It was mizzling quite hard on the way to Bromley South. I had been out earlier when it had been mizzling even harder so it seemed to be an improving situation.
I arrived in plenty of time and there was just one rider waiting but I was soon joined by others. One person dropped by to wish us luck and tell us he didn’t like the look of the weather and he was heading home. Hmmm!
In spite of comments to the contrary on the Beeb it was cold. The forecast was for rain at first which would clear, but it would be mild. Well the rain did clear but it was not mild (or even semi mild). Just after 10 o’clock 7 of us set of for pick up point 2 – where we found exactly no-one. It was immediately clear that the roads were busy this morning, we had to force our way out of Norman Park – Christmas Shoppers I suppose, what wasted day when they could have been riding their bikes!
By the time we reached Orpington we had begun to warm up a bit; more importantly the mizzle had stopped and we saw no more of it for the rest of the ride. So that was a bonus.
Fifteen riders set out from Orpington with Eve leading as she knows some slippery little quiet ways which are always a pleasure and enable us to miss traffic on the bit towards the Cray Valley Greenway. On the Greenway there were throngs of walkers on the shared use paths. Well throngs is perhaps a slight exaggeration but there were certainly more than we usually see on a Sunday morning, though in fairness we were a bit later than we usually are.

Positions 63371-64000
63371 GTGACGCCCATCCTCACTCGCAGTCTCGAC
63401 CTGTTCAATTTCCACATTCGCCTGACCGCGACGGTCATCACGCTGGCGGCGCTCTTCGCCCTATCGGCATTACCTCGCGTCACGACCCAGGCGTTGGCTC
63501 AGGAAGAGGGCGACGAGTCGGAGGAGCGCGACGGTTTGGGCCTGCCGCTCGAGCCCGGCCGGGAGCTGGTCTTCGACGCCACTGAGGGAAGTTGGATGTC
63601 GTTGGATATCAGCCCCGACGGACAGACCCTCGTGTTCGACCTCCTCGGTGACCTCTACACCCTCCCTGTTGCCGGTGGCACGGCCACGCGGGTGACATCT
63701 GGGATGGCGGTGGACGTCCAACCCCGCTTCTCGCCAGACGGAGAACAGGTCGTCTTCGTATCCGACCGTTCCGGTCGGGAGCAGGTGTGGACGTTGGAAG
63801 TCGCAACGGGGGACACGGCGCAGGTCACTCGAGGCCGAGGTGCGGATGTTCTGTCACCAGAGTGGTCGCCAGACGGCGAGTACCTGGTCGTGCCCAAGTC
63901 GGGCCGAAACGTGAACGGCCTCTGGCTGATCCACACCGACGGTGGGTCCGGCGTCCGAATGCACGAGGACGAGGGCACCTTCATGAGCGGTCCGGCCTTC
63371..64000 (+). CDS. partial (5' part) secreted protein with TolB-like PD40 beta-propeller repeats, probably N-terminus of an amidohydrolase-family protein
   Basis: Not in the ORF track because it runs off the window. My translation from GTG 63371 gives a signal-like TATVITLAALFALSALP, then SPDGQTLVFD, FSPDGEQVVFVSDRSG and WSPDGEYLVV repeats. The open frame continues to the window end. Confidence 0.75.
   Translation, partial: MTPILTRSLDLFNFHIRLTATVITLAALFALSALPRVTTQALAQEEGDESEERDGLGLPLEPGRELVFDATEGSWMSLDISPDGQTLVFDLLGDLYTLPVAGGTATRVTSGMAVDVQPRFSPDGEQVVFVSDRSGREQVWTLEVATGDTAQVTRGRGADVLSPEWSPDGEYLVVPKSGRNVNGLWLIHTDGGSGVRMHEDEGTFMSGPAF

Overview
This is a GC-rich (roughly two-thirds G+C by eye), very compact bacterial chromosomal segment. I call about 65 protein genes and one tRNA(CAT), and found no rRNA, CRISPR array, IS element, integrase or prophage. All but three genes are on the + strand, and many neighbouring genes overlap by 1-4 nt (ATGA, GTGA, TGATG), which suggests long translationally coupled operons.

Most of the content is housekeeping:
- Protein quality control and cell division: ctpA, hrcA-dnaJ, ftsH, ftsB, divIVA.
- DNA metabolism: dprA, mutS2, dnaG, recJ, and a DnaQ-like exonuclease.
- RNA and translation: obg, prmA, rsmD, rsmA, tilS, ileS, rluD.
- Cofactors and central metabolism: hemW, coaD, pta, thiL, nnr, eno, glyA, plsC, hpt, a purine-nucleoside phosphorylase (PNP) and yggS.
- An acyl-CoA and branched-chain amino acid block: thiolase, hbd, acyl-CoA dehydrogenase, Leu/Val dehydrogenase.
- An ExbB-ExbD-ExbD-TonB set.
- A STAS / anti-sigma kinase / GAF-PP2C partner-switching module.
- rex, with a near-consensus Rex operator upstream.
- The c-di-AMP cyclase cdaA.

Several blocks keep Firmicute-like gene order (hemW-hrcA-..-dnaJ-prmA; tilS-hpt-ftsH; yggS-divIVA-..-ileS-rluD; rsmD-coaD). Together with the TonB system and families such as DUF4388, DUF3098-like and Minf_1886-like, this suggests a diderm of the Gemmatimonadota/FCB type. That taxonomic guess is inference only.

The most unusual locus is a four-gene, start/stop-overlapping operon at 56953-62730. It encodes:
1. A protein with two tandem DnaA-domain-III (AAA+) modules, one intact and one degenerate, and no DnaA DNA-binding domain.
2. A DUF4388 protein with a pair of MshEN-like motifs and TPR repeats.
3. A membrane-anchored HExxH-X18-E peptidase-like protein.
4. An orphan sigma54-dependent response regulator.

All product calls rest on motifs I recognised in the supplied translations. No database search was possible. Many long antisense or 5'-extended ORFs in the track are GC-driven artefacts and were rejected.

Reaching Star Lane I stopped for long enough to give our usual warning about the state of the road and likelihood of encountering fly-tipped detritus strewn across and even completely blocking the carriageway, astonishingly the road was completely clear. Whether the fly-tippers have repented their wicked ways or Bromley Council have been diligent in clearing the dumped mess is unclear – but it was very welcome. There was no obvious activity around the Naturist Foundation. Most riders seemed to keep their eyes firmly fixed to the front, though I did note some sneaky glances towards the wooded glades to our right but perhaps this was just riders checking over their shoulders for traffic???